There is an apocryphal story about a group of newly recruited executives at Black & Decker in the days when they only sold one basic product. They were asked what it was that their customers wanted from them.
The standard answer was ‘drills’.
“No” they were told. “Our customers want HOLES.”
In a similar vein the great Harvard marketing professor Theodore Levitt used to tell his students, “People don’t want to buy a quarter-inch drill. They want a quarter-inch hole!”
How do you feel about this concept and the idea of focusing on the equivalent of a hole in the wall that your prospective clients want?
In recent years it has become very clear to me how few professionals seem to be aware of this concept. The vast majority talk about what they do and pitch for new work without an awareness that what clients generally want results and solutions to problems.
Clients are typically completely indifferent as to how we help get those results and solutions – assuming it doesn’t involve breaking the law etc. So clients will rarely care much about our internal processes and systems.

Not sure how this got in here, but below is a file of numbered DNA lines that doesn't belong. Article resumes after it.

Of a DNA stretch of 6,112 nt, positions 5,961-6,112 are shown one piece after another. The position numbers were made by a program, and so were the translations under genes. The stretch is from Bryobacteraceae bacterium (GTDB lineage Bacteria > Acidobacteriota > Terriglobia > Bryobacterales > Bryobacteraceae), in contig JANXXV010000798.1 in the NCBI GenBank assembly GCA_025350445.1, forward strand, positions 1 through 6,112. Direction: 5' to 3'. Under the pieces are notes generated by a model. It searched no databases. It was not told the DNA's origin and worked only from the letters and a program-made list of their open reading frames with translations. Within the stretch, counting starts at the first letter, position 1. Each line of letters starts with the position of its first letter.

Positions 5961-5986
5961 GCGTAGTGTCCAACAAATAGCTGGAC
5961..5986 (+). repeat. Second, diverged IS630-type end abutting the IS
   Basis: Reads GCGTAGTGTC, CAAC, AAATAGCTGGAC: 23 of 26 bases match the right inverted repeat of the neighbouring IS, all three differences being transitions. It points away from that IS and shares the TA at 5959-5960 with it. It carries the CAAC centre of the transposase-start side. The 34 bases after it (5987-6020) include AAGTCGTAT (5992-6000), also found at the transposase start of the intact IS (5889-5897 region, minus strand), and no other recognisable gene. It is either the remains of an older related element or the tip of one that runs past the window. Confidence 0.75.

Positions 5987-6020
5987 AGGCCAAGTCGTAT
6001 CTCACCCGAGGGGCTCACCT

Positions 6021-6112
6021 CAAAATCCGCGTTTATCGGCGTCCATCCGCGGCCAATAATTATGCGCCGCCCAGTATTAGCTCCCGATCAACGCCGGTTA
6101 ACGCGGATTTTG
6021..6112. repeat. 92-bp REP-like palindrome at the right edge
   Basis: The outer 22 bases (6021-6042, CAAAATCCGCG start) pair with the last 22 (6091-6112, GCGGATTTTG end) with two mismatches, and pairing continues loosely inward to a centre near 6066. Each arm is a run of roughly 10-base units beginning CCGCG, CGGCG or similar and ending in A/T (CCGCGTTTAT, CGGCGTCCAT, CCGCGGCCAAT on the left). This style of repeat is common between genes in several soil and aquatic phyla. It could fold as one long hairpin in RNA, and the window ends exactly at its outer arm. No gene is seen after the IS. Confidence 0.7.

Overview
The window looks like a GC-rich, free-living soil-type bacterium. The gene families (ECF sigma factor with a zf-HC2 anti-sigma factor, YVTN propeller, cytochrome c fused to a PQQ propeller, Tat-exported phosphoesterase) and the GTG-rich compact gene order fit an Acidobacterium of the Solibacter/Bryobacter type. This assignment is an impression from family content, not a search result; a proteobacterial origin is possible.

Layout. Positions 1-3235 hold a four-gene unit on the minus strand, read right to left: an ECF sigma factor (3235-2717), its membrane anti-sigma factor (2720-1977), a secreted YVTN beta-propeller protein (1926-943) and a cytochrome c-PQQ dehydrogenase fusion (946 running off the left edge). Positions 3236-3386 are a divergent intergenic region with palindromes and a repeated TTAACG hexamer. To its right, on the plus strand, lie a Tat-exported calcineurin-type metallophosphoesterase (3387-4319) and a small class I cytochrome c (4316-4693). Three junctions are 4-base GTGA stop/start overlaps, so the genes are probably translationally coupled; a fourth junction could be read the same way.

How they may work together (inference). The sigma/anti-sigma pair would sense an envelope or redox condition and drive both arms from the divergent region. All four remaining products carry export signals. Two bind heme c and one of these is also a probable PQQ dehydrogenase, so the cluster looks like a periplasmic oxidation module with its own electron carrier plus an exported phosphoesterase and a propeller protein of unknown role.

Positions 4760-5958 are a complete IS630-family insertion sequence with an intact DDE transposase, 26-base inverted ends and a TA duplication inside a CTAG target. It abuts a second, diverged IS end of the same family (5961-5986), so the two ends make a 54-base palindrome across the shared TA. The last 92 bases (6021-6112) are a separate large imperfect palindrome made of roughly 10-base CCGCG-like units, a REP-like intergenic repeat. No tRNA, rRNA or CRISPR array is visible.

I’ve also noticed that there seems to be far more emphasis on the client’s ‘pain’ in sales training these days than I ever saw in my past life. And it’s often the toughest part of networking too.
What do you try to find out when you meet with a prospective client or when you’re networking and hoping that you will gain new advocates for your work? Do you take a moment to find out what result they are seeking or what problem they have? And do you focus your comments more on whether their desired result can be achieved or their problem solved rather than on how you and your firm operate?
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